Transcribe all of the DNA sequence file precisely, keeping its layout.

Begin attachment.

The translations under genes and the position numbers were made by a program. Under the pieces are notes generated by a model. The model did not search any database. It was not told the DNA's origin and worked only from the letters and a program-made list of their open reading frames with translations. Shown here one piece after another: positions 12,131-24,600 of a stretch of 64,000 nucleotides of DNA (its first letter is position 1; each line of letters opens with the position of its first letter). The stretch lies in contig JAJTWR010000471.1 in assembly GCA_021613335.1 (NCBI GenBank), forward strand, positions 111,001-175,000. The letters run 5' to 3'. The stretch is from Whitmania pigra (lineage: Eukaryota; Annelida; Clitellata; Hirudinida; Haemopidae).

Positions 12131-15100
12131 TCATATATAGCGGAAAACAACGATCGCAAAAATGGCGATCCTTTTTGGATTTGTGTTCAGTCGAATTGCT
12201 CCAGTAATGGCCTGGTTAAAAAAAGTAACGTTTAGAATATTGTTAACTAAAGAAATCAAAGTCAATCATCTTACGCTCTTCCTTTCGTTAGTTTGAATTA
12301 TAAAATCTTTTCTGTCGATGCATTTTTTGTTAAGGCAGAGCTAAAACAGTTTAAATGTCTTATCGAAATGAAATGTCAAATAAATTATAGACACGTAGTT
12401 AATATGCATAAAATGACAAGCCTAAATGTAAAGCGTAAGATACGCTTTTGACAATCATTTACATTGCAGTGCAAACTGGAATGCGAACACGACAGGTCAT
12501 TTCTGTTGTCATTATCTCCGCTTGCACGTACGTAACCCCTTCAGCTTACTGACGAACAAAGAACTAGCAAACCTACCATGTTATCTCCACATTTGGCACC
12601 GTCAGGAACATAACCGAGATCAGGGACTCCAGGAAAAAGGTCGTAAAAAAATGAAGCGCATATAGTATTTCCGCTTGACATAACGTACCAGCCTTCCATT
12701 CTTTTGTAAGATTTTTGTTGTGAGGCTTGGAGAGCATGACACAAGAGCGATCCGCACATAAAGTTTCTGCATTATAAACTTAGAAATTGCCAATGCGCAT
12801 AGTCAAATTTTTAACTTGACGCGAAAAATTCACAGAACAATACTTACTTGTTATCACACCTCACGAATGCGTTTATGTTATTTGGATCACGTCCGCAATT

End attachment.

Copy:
The translations under genes and the position numbers were made by a program. Under the pieces are notes generated by a model. The model did not search any database. It was not told the DNA's origin and worked only from the letters and a program-made list of their open reading frames with translations. Shown here one piece after another: positions 12,131-24,600 of a stretch of 64,000 nucleotides of DNA (its first letter is position 1; each line of letters opens with the position of its first letter). The stretch lies in contig JAJTWR010000471.1 in assembly GCA_021613335.1 (NCBI GenBank), forward strand, positions 111,001-175,000. The letters run 5' to 3'. The stretch is from Whitmania pigra (lineage: Eukaryota; Annelida; Clitellata; Hirudinida; Haemopidae).

Positions 12131-15100
12131 TCATATATAGCGGAAAACAACGATCGCAAAAATGGCGATCCTTTTTGGATTTGTGTTCAGTCGAATTGCT
12201 CCAGTAATGGCCTGGTTAAAAAAAGTAACGTTTAGAATATTGTTAACTAAAGAAATCAAAGTCAATCATCTTACGCTCTTCCTTTCGTTAGTTTGAATTA
12301 TAAAATCTTTTCTGTCGATGCATTTTTTGTTAAGGCAGAGCTAAAACAGTTTAAATGTCTTATCGAAATGAAATGTCAAATAAATTATAGACACGTAGTT
12401 AATATGCATAAAATGACAAGCCTAAATGTAAAGCGTAAGATACGCTTTTGACAATCATTTACATTGCAGTGCAAACTGGAATGCGAACACGACAGGTCAT
12501 TTCTGTTGTCATTATCTCCGCTTGCACGTACGTAACCCCTTCAGCTTACTGACGAACAAAGAACTAGCAAACCTACCATGTTATCTCCACATTTGGCACC
12601 GTCAGGAACATAACCGAGATCAGGGACTCCAGGAAAAAGGTCGTAAAAAAATGAAGCGCATATAGTATTTCCGCTTGACATAACGTACCAGCCTTCCATT
12701 CTTTTGTAAGATTTTTGTTGTGAGGCTTGGAGAGCATGACACAAGAGCGATCCGCACATAAAGTTTCTGCATTATAAACTTAGAAATTGCCAATGCGCAT
12801 AGTCAAATTTTTAACTTGACGCGAAAAATTCACAGAACAATACTTACTTGTTATCACACCTCACGAATGCGTTTATGTTATTTGGATCACGTCCGCAATT